There are far more cases of a mysterious illness suffered by overseas US personnel dubbed 'Havana syndrome' than previously known, according to a new report.
In 2016 US officials in Havana, Cuba started reporting nausea, headaches and dizziness, often accompanied by a metallic buzzing sound. Since then more cases have been reported in China and now - revealed for the first time this week by the New York Times - there have been cases reported in Europe.
More than 130 people have been affected by the condition, more than twice as many as previously reported.
The cause remains unknown, but there have been suggestions it could be some kind of sonic or microwave-powered weapon.
"As of now, we have no definitive information about the cause of these incidents, and it is premature and irresponsible to speculate," Amanda J Schoch, spokeswoman for the Office of the Director of National Intelligence, told the Times.
Russia has denied being behind the alleged attacks, which seem to target diplomats, CIA employees and soldiers.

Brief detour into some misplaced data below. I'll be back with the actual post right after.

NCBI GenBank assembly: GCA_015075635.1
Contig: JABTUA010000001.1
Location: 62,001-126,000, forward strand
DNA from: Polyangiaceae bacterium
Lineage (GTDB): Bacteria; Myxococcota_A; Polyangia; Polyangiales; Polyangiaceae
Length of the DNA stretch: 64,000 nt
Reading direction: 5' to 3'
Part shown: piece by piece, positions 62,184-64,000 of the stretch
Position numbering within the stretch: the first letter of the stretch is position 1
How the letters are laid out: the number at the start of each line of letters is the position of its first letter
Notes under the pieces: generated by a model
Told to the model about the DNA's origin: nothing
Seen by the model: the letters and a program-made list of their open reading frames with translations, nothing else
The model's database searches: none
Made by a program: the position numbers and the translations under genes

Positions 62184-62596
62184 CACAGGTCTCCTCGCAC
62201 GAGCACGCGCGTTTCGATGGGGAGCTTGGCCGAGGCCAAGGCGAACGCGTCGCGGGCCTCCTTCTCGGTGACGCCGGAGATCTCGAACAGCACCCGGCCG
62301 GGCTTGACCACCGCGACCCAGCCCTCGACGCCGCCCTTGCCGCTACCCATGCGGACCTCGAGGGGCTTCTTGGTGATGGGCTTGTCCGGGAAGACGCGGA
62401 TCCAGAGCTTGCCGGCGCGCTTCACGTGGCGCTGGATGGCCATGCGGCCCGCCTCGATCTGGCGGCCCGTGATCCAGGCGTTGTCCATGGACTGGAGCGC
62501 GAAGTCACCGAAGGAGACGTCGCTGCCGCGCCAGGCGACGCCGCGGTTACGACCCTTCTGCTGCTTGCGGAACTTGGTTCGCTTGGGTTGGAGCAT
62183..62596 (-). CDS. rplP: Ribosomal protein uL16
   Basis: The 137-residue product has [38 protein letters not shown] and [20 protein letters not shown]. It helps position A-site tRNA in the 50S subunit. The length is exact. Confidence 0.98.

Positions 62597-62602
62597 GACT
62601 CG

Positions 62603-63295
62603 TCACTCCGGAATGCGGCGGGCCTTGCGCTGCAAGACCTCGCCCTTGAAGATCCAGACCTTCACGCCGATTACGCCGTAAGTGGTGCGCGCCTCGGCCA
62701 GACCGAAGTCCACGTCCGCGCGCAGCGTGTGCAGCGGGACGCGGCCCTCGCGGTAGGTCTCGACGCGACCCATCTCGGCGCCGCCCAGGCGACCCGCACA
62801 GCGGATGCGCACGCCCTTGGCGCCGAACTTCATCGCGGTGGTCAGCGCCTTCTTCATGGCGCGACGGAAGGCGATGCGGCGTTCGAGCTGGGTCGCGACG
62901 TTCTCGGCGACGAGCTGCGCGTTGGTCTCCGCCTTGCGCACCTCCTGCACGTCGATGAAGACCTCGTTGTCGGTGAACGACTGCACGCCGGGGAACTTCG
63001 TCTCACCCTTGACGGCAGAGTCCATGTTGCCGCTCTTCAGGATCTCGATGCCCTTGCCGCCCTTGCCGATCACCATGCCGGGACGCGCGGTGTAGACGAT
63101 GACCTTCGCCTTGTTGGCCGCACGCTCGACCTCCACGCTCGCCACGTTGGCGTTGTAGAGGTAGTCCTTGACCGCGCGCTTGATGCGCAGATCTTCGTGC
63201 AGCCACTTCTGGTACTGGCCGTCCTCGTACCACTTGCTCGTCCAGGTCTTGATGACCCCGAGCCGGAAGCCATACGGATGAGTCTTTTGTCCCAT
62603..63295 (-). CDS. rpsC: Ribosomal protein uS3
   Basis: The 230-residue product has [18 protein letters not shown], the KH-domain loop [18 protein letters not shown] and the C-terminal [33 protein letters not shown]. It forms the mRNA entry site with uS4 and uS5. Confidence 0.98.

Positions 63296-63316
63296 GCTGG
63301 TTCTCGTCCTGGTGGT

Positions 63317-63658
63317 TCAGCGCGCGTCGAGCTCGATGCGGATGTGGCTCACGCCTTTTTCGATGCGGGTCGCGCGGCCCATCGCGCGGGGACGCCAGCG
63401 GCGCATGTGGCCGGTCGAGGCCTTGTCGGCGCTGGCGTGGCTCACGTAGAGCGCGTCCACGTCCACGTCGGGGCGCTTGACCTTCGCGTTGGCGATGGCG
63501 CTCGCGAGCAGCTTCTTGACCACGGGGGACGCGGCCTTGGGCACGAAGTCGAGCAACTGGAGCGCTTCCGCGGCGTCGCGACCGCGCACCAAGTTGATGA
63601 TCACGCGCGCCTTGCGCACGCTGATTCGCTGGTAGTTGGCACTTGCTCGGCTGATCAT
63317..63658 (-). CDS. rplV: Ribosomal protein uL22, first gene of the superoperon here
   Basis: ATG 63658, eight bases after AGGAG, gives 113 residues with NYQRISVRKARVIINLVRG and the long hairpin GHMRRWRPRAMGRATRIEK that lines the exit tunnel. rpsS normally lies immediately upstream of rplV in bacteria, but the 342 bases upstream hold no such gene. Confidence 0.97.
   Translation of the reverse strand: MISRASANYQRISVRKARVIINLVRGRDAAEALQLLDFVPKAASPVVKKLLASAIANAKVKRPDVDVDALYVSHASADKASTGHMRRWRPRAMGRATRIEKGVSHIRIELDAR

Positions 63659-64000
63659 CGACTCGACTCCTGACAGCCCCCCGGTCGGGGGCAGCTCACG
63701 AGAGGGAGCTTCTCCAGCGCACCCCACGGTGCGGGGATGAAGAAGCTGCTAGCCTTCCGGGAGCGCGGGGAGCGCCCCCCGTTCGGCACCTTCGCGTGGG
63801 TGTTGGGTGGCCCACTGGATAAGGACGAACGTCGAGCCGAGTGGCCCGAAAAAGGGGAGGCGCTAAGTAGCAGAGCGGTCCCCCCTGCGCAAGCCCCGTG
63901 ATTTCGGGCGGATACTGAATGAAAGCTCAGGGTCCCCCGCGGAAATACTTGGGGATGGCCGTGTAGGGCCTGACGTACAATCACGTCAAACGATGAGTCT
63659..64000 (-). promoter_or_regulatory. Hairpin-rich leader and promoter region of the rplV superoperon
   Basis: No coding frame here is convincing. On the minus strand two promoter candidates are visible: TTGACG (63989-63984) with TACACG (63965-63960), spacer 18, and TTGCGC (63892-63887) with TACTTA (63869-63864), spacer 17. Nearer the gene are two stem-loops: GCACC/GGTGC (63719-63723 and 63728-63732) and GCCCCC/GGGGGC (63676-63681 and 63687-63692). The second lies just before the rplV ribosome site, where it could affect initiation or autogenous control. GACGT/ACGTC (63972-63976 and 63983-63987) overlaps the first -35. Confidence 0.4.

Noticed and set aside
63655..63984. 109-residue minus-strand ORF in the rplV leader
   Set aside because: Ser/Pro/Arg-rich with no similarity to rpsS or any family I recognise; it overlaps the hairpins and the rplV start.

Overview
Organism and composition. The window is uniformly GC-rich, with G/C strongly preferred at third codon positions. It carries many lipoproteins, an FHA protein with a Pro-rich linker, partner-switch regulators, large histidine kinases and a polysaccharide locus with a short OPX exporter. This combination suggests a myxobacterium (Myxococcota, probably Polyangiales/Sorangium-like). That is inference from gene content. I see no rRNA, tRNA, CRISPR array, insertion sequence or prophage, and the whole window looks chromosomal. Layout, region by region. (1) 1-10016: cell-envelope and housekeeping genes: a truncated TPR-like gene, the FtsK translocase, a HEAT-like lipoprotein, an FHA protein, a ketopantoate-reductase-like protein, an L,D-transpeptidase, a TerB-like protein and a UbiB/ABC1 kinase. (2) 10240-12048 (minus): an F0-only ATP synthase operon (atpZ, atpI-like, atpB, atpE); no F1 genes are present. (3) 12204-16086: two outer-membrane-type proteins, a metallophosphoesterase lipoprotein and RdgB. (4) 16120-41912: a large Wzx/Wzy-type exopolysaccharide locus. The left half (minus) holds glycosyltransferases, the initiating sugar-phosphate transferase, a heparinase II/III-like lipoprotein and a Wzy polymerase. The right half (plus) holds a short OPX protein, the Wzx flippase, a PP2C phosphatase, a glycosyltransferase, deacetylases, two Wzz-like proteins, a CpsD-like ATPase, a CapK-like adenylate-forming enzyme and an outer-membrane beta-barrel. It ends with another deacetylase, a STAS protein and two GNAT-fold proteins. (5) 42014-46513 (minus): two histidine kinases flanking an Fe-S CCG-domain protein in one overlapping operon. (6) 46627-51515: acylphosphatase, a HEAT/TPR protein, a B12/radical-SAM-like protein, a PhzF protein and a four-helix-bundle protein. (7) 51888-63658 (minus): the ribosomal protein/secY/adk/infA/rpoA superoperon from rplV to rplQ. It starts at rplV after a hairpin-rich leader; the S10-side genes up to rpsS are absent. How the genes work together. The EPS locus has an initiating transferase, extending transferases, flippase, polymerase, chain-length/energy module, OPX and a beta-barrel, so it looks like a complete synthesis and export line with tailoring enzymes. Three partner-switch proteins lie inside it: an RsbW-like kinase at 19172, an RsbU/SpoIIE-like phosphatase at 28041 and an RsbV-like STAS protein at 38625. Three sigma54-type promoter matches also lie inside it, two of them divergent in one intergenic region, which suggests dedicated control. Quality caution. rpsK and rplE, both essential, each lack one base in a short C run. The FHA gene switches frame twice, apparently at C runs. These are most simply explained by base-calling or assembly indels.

Some experts have suggested it could be psychological. Alan Carson, a neuropsychiatrist at The University of Edinburgh, told podcast Science Vs in April that was the likely scenario, unless a "brand new weapon" no one's ever seen before had been deployed.
But a new case suggests the syndrome is very real - in 2019 a military officer was "overcome by nausea and headaches" while driving into an intersection, the Times reported, and his two-year-old son in the back seat started crying. After they drove away from the intersection, he started to feel better - and his son also stopped crying.
Some have had ongoing headaches as a result of whatever has happened to them.
The CIA has set up a dedicated unit to get to the bottom of the mystery.
"We are bringing the US government's resources to bear to get to the bottom of this," said Emily J Horne, a spokeswoman for the US National Security Council.